Turkey upbeat on tourism growth for 2023
Turkish officials and industry insiders are optimistic about the country’s tourism growth in 2023, as they believe a robust rebound in tourism this year and a weak currency will add momentum to the sector’s growth.
In an address to Parliament earlier this month, Tourism Minister Mehmet Nuri Ersoy said the country aims to attract 60 million foreign visitors next year and expects the sector to bring in $56 billion in revenue, reports Xinhua news agency.
“We are revising our year-end target for 2022 to 51.5 million visitors and $46 billion in revenue,” he said.
The figures were slightly up from an official target set in October, when officials estimate that the country would have welcomed 50 million foreign tourists and generated 44 billion dollars in tourism revenue by the year-end.
According to official data released in late October, the number of foreign visitors climbed 88.1 per cent year-on-year to reach 39.61 million in the first 10 months of this year, almost matching the pre-pandemic level of 2019, when 45 million foreign tourists travelled to Turkey.
“The year of 2022 is especially a good one for the (Turkish) tourism industry. Occupancy rates were over 90 percent in most resorts,” said Kaan Sahinalp, German tourism giant TUI’s representative in Turkey.
“This year is uplifting in terms of tourism revenues for the years ahead. If Turkey continues on its road of sustainability, the future looks bright,” he said in a recent interview.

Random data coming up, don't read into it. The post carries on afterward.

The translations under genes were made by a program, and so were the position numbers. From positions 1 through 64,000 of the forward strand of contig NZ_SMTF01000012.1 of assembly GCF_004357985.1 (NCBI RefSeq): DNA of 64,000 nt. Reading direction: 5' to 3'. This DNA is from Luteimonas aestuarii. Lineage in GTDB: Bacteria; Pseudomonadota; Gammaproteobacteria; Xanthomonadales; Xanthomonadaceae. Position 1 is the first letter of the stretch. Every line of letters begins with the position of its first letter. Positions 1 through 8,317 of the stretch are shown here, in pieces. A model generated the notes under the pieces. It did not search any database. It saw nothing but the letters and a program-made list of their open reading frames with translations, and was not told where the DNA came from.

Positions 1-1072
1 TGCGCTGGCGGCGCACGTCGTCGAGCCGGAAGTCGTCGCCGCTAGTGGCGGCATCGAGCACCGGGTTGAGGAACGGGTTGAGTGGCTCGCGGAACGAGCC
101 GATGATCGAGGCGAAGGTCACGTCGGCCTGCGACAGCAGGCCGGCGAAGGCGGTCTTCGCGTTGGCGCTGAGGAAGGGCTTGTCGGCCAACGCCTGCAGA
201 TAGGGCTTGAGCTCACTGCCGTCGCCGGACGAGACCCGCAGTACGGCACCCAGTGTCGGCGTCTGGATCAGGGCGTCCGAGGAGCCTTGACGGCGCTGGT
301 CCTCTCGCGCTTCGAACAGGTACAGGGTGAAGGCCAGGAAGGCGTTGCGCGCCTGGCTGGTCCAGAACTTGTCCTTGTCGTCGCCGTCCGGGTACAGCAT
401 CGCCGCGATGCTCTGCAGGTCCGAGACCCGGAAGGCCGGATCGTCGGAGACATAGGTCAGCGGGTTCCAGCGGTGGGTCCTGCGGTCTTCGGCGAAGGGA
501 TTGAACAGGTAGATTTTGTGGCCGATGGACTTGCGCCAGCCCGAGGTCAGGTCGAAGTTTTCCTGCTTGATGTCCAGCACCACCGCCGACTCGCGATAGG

Moreover, Turkey’s weakened currency will also make the country’s tourism sector more competitive, analysts say.
The Turkish currency lira lost about 70 per cent of its value against the greenback since last year. One US dollar now is equivalent to 18.69 liras, compared to around 8 liras in September 2021.
Despite the tourism sector in countries such as Turkey has witnessed a strong recovery after the Covid-19 pandemic, the Organization for Economic Cooperation and Development has warned in a report in early December that the post-pandemic rebound in tourism is at risk of slowdown as the global economy loses momentum by the energy shock triggered by the ongoing Russia-Ukraine war, high inflation, and weakened household purchasing power.
Global tourism is not expected to recover until 2024 or 2025, or even later, the report added.
Turkey should continue to diversify its tourism industry in order to attract more tourists who are interested in cultural and historical excursions, said Sahinalp.
According to Zafer Alkaya, a hotel manager in the Antalya region along Turkey’s Mediterranean coast, the country’s tourism industry has a significant advantage over its competitors due to its high-quality service.
“It is time to turn the advantage into a tourism success in 2023,” he said.